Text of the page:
The Last Jedi's diverse cast wasn't celebrated by everyone, but J.J. Abrams sees criticisms of the film as nothing more than veiled sexism. “Their problem isn’t Star Wars," Abrams told IndieWire, "their problem is being threatened.”
With Daisy Ridley’s portrayal of Rey, Kelly Marie Tran playing Rose Tico, and Laura Dern as Vice-Admiral Holdo, women were front and centre in the Star Wars sequel. And it wasn't just the presence of more women, either — female characters were depicted as leaders and heroes rather than damsels in distress.
While many women applauded the change, an alt-right group claimed responsibility for using bots to slash the movie's Rotten Tomatoes rating to just 48% (after the film was widely praised by film critics). The group's moderator told HuffPost: "I’m sick and tired of men being portrayed as idiots. There was a time we ruled society and I want to see that again."
Abrams, who's returning to write and direct Star Wars: Episode IX, told IndieWire the negative feedback wasn't about the quality of the film, but rather the prominent role it gave female characters.
“Star Wars is a big galaxy, and you can sort of find almost anything you want to in Star Wars. If you are someone who feels threatened by women and needs to lash out against them, you can probably find an enemy in Star Wars,” Abrams said. “You can probably look at the first movie that George [Lucas] did and say that Leia was too outspoken, or she was too tough. Anyone who wants to find a problem with anything can find the problem. The internet seems to be made for that.”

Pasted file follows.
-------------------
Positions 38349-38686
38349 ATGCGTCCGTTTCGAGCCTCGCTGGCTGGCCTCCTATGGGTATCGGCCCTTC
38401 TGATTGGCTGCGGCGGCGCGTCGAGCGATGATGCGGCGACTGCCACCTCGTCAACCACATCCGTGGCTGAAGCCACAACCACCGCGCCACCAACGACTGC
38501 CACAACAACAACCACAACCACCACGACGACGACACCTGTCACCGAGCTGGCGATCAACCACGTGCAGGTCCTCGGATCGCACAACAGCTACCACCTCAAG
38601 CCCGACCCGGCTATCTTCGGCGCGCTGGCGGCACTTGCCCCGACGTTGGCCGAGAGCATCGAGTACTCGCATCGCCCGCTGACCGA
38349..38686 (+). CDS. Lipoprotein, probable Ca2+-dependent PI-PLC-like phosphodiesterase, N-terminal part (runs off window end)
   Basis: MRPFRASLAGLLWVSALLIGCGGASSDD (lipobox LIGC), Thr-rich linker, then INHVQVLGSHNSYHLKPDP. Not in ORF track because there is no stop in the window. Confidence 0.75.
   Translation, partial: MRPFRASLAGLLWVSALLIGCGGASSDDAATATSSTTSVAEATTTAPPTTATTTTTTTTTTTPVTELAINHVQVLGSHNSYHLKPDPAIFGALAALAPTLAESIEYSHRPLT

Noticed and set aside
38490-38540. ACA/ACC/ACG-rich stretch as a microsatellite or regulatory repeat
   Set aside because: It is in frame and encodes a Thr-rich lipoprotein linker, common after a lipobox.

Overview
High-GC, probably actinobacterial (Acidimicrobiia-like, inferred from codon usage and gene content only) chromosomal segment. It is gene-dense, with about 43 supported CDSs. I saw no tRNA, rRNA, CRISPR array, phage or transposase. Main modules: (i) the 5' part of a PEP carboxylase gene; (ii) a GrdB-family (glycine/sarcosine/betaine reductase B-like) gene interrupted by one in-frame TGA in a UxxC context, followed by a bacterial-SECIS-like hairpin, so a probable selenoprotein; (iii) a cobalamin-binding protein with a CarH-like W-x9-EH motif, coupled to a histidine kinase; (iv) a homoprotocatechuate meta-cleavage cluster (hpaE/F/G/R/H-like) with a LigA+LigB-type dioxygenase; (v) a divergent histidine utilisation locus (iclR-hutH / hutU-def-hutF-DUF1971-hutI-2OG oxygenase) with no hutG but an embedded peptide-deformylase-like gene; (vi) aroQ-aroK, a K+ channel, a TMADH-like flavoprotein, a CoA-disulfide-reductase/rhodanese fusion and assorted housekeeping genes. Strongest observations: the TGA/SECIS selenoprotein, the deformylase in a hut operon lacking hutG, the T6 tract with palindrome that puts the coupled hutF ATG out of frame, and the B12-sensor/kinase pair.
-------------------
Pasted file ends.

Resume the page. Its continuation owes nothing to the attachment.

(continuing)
The goal is never to divide or make people upset, but I do think the conversations that are happening were going to have to happen at some point if sw is going to grow, move forward and stay vital.— Rian Johnson (@rianjohnson) December 21, 2017
The Last Jedi director Rian Johnson also addressed backlash to the film, writing on Twitter that the goal "is never to divide or make people upset." He said: "I do think the conversations that are happening were going to have to happen at some point if sw is going to grow, move forward and stay vital."
Abrams' assertion that Star Wars trolls feel threatened by powerful women on screen suggests Star Wars: Episode IX will continue to move the franchise forward.